Symptoms of cerebral hemangioma
- Headache: increased intracranial pressure or tumor direct compression stimulation of meninges, blood vessels and nerves caused by stimulation. In most patients, it is the symptom of early cerebral hemangioma, which is aggravated with the development of tumor.
- Visual impairment: including changes of vision, visual field and fundus. Due to the increase of intracranial pressure, optic nerve papilledema or tumor directly oppresses the optic nerve. Over time, optic nerve atrophy can affect vision, resulting in vision loss or even blindness.
The causes of optic nerve papilledema are the increase of intracranial pressure, the restriction of lymphatic return around optic nerve, the increase of ophthalmic venous pressure and blood stasis. In addition, there are also dizziness, diplopia, mental symptoms, seizures, neck rigidity, corneal reflex, breathing and blood pressure and other vital signs changes.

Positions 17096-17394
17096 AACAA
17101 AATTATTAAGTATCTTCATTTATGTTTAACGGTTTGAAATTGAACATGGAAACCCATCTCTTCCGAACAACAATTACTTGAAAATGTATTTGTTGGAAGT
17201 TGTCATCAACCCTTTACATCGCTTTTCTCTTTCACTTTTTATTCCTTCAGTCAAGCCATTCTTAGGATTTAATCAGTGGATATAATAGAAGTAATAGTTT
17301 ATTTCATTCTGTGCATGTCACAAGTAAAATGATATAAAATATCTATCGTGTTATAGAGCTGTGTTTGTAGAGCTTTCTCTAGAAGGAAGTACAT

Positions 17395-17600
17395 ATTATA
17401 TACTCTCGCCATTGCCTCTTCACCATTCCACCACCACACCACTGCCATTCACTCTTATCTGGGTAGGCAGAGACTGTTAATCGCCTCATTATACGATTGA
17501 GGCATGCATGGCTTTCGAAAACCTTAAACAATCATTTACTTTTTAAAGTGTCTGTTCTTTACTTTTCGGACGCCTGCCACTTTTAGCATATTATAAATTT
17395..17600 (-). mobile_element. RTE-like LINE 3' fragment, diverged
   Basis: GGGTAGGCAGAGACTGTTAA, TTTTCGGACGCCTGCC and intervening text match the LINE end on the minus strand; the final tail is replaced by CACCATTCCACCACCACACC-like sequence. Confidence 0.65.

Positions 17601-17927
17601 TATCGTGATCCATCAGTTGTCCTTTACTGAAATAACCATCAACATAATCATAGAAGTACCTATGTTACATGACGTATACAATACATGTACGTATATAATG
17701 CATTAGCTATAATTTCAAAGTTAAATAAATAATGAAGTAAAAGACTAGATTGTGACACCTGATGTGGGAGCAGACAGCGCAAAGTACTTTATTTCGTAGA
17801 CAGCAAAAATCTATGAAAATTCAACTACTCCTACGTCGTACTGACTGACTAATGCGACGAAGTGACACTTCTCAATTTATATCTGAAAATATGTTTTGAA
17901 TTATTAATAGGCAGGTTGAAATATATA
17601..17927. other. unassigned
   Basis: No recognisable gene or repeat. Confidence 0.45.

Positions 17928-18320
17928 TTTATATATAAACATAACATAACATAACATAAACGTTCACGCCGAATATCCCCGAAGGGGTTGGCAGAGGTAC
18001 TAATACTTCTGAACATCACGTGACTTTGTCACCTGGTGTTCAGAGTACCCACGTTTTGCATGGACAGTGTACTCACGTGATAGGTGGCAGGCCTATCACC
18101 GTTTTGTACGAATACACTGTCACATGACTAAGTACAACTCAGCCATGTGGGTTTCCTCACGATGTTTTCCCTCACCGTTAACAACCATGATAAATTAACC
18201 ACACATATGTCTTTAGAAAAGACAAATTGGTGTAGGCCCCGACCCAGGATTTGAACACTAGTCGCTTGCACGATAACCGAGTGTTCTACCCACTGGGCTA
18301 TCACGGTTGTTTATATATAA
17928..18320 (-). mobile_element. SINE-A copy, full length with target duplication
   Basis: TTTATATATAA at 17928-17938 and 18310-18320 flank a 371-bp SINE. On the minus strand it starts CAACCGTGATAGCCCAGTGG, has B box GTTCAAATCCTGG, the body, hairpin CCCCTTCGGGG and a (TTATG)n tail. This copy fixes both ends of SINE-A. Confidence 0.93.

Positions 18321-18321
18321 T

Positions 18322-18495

- Vomit: because intracranial pressure increases, stimulate medullary vomiting center, vagus nerve to be stimulated and pulled to cause more. When the headache is serious, it is complicated with vomiting, often in the form of jet. Vomiting occurs earlier and frequently in children with posterior fossa tumors, which is also a typical symptom of cerebral hemangioma, but it is often mistaken for gastrointestinal disease.